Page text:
Serial returners are abundant, and each day an item is with a customer (who’s ultimately looking to return that item), the retailer’s cash flow is impacted.
ASOS has taken a hard stance by blacklisting those it deems to have abused its returns policy. The retailer has also revised its proposition to ensure it keeps cash within the business; extending their returns period but refunding with vouchers those customers who return orders after 28 days.
So is it possible to provide a premium returns proposition without risking your profits in the process?
Controlling ecommerce returns: understanding your customer
Understanding your customer is essential to achieving a returns proposition that meets customer expectations without crippling your business.
For retailers with international customers, a huge area of complexity is the nuances in customer behaviours and pain points across markets. In-depth research is key to understanding these expectations and guiding your returns proposition strategy.
All customer touchpoints should be considered to fully understand needs at each stage of a customer’s journey, reducing friction and providing a great experience.
Obtaining valuable insight is key. As an example, capturing the reason for a return might show that 90% of returners found that a particular item didn’t fit, pointing to potential problems in your product information, or the fit and sizing of the physical product.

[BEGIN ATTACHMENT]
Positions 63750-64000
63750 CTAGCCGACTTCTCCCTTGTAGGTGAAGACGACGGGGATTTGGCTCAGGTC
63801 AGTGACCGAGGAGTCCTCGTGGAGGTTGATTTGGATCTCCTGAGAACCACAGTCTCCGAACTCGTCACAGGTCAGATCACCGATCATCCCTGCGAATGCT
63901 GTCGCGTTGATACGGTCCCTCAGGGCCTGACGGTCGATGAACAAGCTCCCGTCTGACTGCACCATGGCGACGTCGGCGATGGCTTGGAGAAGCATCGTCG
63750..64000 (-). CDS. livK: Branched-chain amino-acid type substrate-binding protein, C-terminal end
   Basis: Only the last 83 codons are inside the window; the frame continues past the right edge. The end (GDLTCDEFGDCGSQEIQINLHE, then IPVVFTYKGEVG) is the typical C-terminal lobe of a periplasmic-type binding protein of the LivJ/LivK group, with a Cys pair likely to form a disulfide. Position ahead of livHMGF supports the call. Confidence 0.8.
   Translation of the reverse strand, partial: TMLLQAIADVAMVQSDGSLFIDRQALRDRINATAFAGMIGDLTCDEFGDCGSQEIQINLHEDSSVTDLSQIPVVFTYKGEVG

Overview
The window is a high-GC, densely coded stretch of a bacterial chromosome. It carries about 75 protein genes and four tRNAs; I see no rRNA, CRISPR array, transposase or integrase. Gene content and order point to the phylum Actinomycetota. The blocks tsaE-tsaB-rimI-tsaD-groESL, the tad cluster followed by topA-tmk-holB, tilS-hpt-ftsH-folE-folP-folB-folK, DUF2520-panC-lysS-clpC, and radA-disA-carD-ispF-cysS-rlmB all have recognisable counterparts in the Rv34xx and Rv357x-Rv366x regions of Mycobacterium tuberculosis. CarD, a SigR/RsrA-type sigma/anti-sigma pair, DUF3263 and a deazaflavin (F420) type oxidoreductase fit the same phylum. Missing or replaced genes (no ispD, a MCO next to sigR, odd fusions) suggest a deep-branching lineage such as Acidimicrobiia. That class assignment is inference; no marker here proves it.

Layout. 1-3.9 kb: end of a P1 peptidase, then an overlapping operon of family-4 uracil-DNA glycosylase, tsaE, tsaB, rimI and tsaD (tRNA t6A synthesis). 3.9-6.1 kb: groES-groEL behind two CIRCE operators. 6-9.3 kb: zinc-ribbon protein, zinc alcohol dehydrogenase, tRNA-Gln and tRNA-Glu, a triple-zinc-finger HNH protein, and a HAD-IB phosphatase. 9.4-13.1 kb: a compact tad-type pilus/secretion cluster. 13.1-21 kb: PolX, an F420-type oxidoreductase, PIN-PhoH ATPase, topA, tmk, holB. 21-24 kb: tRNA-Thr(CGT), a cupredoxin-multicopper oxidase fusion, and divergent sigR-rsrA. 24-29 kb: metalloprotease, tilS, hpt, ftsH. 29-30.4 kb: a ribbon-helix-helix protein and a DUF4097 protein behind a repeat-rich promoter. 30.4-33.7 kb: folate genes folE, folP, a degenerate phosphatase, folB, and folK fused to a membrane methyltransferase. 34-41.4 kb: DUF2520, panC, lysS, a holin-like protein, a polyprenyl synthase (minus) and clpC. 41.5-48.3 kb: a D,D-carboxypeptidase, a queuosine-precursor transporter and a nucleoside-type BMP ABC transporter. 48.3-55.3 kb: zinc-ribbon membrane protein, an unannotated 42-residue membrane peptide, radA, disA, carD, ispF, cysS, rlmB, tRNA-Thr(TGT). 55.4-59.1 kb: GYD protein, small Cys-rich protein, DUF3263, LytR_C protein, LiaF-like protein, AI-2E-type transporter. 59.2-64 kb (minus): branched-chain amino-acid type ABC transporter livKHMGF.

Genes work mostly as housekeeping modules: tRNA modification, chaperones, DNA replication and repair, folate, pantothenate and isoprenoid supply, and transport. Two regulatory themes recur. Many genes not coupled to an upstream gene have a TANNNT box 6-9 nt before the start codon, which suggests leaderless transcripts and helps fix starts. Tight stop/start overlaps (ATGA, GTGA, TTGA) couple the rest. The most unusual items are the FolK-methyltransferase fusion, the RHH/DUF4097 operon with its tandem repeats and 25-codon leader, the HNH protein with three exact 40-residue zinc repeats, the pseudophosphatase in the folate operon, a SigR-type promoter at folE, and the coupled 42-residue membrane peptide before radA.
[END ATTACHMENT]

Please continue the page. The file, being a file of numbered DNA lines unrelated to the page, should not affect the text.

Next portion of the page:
Your customer analytics are essential to identifying where these trends exist so that you can refine your commercial model accordingly. It might make sense, for example, to reduce (or even stop) marketing activity to an identified segment of customers who have a high propensity to return products.
By pairing this information with competitor research, and by testing initiatives ahead of wider rollout, it’s possible to form a proposition that surpasses your peers and differentiates your brand.
Improving the ecommerce returns model
Truly understanding the end-to-end cost to fulfil and return an order allows decisions to be made about when it’s no longer cost-effective to request a physical return.
When low-margin items are damaged to the point where they can’t be resold, for example, the inbound operational cost of shipping, handling, quality control, and disposal can often erode profits entirely.
In cases like this, a cost-effective customer experience may be to validate the damage and then provide an instant refund if the customer disposes of the item themselves.
With that in mind, it’s essential to streamline your returns process to get a product ready for sale again quickly, and mitigate the risk of devaluing stock and reduced cash flow. However, this should never be to the detriment of quality assurance and fraud prevention, which can plague a supply chain if ignored.